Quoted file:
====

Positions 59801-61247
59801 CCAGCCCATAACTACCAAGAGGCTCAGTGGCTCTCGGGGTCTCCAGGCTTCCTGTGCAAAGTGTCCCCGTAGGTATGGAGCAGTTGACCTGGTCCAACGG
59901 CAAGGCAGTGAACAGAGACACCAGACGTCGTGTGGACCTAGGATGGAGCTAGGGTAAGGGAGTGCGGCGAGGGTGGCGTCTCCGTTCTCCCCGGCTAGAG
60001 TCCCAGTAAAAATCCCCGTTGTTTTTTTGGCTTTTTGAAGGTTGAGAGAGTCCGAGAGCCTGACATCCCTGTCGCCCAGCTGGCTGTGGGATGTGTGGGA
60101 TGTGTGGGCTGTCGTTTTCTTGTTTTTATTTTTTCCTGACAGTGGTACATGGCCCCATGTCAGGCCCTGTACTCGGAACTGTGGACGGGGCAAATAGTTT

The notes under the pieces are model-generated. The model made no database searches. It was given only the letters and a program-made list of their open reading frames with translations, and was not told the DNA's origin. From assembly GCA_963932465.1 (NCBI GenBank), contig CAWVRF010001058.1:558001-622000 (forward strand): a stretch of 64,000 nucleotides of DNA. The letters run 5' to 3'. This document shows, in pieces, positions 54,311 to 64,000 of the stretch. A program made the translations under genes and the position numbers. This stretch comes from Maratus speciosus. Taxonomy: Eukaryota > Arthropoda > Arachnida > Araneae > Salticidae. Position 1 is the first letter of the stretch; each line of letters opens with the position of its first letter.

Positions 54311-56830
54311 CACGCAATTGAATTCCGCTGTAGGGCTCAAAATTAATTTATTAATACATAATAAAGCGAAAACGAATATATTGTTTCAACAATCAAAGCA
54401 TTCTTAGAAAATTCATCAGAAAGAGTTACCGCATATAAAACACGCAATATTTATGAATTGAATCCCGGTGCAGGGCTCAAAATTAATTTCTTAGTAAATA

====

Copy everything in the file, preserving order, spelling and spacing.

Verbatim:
Positions 59801-61247
59801 CCAGCCCATAACTACCAAGAGGCTCAGTGGCTCTCGGGGTCTCCAGGCTTCCTGTGCAAAGTGTCCCCGTAGGTATGGAGCAGTTGACCTGGTCCAACGG
59901 CAAGGCAGTGAACAGAGACACCAGACGTCGTGTGGACCTAGGATGGAGCTAGGGTAAGGGAGTGCGGCGAGGGTGGCGTCTCCGTTCTCCCCGGCTAGAG
60001 TCCCAGTAAAAATCCCCGTTGTTTTTTTGGCTTTTTGAAGGTTGAGAGAGTCCGAGAGCCTGACATCCCTGTCGCCCAGCTGGCTGTGGGATGTGTGGGA
60101 TGTGTGGGCTGTCGTTTTCTTGTTTTTATTTTTTCCTGACAGTGGTACATGGCCCCATGTCAGGCCCTGTACTCGGAACTGTGGACGGGGCAAATAGTTT

The notes under the pieces are model-generated. The model made no database searches. It was given only the letters and a program-made list of their open reading frames with translations, and was not told the DNA's origin. From assembly GCA_963932465.1 (NCBI GenBank), contig CAWVRF010001058.1:558001-622000 (forward strand): a stretch of 64,000 nucleotides of DNA. The letters run 5' to 3'. This document shows, in pieces, positions 54,311 to 64,000 of the stretch. A program made the translations under genes and the position numbers. This stretch comes from Maratus speciosus. Taxonomy: Eukaryota > Arthropoda > Arachnida > Araneae > Salticidae. Position 1 is the first letter of the stretch; each line of letters opens with the position of its first letter.

Positions 54311-56830
54311 CACGCAATTGAATTCCGCTGTAGGGCTCAAAATTAATTTATTAATACATAATAAAGCGAAAACGAATATATTGTTTCAACAATCAAAGCA
54401 TTCTTAGAAAATTCATCAGAAAGAGTTACCGCATATAAAACACGCAATATTTATGAATTGAATCCCGGTGCAGGGCTCAAAATTAATTTCTTAGTAAATA